Your guide to investment property loans
There are certain things to look out for when selecting and applying for a loan for your investment property. Here we look at the main differences, the most popular loan types, and how to get the best mortgage for your situation.
Interest-only, fixed, variable, offset – finding the investment home loan that’s right for you can seem like a minefield of financial jargon and conditions.
The key to finding the right loan is to have a clear investment strategy: are you going to renovate and sell, or stay on for the long term and ride the property wave?
Fixed interest rate loan
Arranging a mortgage with a fixed interest rate gives you certainty – you’ll know up-front what you need to repay annually. This means that once you know what you are going to receive in rent you can estimate whether there will be a cash surplus or deficit and manage your cash flow accordingly.
Some lenders allow you to prepay up to 12 months’ of interest (often called an ‘interest in advance’ loan), potentially bringing any eligible tax benefit forward; speak to your tax advisor about claiming the payment as a tax deduction. The added benefit is that these types of loans are frequently sold at a discount to ‘interest in arrears’ loans.
Bear in mind that many lenders will charge you a break fee if you repay more than the fixed rate allows for. Before making any extra payments, check with your bank. And if you plan to make additional payments during the life of your loan, make sure you enter into a loan that doesn’t charge these break fees.
Variable interest rate loan
Your payments will fluctuate with a variable interest rate mortgage, but the payoff is flexibility – if the loan has a redraw option, you’ll be able to redraw funds from any extra payments you may have made.
You can also choose a split loan, with a mix of fixed and variable interest rates. Package home loans, despite often carrying an annual fee, may feature split rates, along with credit cards, and waived fees or discounts for ancillary products and services.
The name of this type of loan is a little misleading, however as the name suggests, with interest-only loans, you won’t pay anything off the principal. Why is the name of this type of loan misleading? Most modern variable ‘interest only’ loans allow you to pay more than just the interest. Regardless, these types of loans are typically popular with investors due to the fact that if the value of your property increases, you’ll have that equity even though you’ve paid nothing off the principal. The downside to such speculation is, however, if the market flattens, however, you might not have any equity.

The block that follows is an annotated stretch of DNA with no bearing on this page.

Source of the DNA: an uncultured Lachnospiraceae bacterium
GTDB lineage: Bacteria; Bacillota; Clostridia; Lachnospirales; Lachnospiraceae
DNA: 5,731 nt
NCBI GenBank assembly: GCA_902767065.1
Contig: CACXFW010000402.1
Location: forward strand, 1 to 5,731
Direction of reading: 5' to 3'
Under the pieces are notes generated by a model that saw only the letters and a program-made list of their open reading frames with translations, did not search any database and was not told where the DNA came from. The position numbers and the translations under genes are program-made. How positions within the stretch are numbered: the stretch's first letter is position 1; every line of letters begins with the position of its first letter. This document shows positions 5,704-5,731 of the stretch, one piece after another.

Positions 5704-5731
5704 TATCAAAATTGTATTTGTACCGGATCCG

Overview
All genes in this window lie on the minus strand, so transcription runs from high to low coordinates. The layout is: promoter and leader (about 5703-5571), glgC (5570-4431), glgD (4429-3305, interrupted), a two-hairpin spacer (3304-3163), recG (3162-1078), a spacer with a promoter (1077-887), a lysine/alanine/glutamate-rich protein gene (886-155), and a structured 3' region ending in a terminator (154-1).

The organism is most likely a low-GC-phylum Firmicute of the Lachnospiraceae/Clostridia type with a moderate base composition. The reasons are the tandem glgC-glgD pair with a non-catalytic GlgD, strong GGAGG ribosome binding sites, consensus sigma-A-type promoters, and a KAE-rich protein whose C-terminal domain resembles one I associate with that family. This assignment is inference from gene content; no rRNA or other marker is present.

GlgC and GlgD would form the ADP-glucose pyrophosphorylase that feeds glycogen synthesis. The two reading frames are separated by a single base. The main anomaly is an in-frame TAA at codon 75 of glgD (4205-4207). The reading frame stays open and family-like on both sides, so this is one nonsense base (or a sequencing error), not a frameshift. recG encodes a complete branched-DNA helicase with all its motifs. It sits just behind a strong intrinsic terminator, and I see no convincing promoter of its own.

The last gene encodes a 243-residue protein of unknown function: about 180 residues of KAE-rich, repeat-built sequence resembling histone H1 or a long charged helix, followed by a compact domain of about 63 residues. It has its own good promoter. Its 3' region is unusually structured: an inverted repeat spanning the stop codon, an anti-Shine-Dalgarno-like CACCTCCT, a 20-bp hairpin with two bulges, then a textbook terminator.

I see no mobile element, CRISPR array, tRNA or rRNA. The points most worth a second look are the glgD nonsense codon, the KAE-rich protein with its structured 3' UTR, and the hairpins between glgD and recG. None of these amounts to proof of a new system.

The sweetener for investors is that, unlike principal repayments, interest payments are tax deductible. Please check with your accountant or financial planner for tax implications.
You can also choose an interest-only loan for a period of time while you renovate. Your repayments are less than if you’re paying the principal plus interest, so you’ll have cash up your sleeve to pay for your renovations.
An interest-only mortgage can commonly be arranged for between 1 to 15 years (depending on the lender you speak with).
Products such as interest offset accounts allow you to use your mortgage as a kind of savings account, offering great flexibility and with interest calculated daily.
For example, you could have your salary paid into your offset account, which is linked to your home loan. The balance of your mortgage will be reduced by your offset balance, meaning that you’ll pay less interest over the long term, and you’ll still be able to withdraw your cash when you need it.
Most offset accounts are linked to variable rate loans rather than fixed rate loans.
Line of credit
Also known as a home equity loan, a line of credit home loan allows you to use the equity in your existing property to secure your investment loan. Rather than receiving a lump sum, you can access as much or as little of the loan as you need, meaning financial discipline is key. Canny borrowers can have their salary paid into their line of credit loan account, to offset the loan.
Whichever loan you choose, seek professional advice from a credit adviser and shop around to compare competitive rates.
Investment loans have stricter eligibility restrictions, may require a larger deposit than other home loans, and often incur a slightly higher interest rate. You’ll also need to have funds to cover potential costs or loss of rental income if your property is untenanted for any length of time. The trade-off is that as a landlord you can claim associated expenses as tax deductions.
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